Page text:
In addition to the general abilities that the Legendborn have, each of the incarnations have their own abilities and characteristics which harken back to the legends of their ancestors. For example, the descendant of the line of Gawain, William, was the group’s healer. In several old texts about Gawain, the night is ascribed with either a great skill in healing, or a great knowledge of medicinal herbs and plants. Felicity, a descendant of Lamorak, apparently inherited her ancestor’s trigger-hair temper, with Lamorak being known as one of Arthur’s fiercest knights.
Of course, the legend of King Arthur would not be complete without his famous magical companion, Merlin. In ‘Legendborn’ this role is played by Selwyn Kane. Unlike the rest of the Legendborn, ‘Merlin’ is not a reincarnation – instead it’s a title used to refer to a powerful magic user, bound to serve the current descendent of Arthur. The one thing that all Merlins have in common, is that they are not fully human.
While some myths do depict Merlin as a wise and powerful, human, prophet and advisor to King Arthur, other legends give him more supernatural origins. In some, Merlin is the son of a spirit who impregnated his mother, in others the ‘spirit’ is in fact a demon – often depicted as an incubus. In these legends, Merlin is a Cambion, half human, half demon. It is these legends that Deonn draws from for the Merlins of her own work. In ‘Legendborn’ each Merlin is given the title because they are a Cambion, and therefore able to use magic and the aether in ways that a human couldn’t.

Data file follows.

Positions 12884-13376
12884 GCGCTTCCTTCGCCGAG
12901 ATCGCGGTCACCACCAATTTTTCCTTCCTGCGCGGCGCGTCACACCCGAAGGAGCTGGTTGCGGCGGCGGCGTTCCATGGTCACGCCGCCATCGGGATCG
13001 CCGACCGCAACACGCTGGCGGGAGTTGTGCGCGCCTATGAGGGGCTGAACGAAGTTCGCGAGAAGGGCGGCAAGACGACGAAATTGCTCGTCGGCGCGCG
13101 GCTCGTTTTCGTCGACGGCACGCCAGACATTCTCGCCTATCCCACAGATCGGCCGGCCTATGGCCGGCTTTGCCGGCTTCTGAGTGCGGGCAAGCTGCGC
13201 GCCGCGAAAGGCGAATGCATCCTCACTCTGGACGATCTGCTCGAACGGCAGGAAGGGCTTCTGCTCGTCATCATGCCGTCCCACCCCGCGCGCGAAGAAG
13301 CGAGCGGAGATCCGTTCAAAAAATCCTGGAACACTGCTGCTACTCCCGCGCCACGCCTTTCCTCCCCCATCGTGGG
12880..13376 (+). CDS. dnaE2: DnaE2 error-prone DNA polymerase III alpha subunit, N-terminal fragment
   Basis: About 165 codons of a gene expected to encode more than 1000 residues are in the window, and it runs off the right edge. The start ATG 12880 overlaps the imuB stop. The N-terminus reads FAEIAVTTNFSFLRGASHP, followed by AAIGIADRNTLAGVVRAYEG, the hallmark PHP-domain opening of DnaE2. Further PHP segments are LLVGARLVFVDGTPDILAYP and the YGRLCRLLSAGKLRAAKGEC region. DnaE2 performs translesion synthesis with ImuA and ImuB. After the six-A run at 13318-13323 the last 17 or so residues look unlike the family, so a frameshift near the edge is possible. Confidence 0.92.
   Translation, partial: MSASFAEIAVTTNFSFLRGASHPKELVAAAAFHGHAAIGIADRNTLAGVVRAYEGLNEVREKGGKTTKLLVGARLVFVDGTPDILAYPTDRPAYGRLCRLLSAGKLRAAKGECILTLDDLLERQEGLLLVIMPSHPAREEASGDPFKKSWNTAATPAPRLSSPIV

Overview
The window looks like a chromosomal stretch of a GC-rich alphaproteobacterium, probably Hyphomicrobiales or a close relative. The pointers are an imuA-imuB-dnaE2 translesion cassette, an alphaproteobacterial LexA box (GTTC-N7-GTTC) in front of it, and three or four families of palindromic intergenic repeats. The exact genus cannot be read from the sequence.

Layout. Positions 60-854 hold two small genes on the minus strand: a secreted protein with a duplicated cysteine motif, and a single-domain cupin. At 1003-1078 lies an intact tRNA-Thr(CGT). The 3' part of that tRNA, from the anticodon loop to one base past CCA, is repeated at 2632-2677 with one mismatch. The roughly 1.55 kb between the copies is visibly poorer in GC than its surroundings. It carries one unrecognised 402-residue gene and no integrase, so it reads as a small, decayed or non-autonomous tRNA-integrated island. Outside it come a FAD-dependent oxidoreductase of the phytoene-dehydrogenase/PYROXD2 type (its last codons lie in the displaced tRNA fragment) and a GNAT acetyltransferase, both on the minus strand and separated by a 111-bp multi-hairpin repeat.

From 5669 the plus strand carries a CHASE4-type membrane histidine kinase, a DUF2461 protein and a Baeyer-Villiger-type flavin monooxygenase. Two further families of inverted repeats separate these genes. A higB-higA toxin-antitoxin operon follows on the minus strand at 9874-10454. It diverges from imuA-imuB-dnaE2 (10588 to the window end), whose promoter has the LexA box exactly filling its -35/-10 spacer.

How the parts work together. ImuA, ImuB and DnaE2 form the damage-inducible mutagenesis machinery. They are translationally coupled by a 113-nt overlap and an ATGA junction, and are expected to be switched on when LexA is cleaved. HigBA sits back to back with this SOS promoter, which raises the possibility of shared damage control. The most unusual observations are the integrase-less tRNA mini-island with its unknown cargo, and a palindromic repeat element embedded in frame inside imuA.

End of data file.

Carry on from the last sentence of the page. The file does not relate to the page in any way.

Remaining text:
Deonn’s novel does not, however, only draw on the mythology of Arthurian legend. Shortly after learning about the Legendborn, and aether, protagonist Bree learns of another kind of magic – Root magic. Both Legendborn and Rootcrafters draw from the same place – they both use the fifth element (aether, or root). However, while the Legendborn call this Aether, Bree learns that her mother knew this element as ‘Root’ – a magic used not as a weapon, but for healing, protection, and self-knowledge. Root practitioners remain secret from the Legendborn, as the society has a history of treating any form of magic, other than their own, as a threat.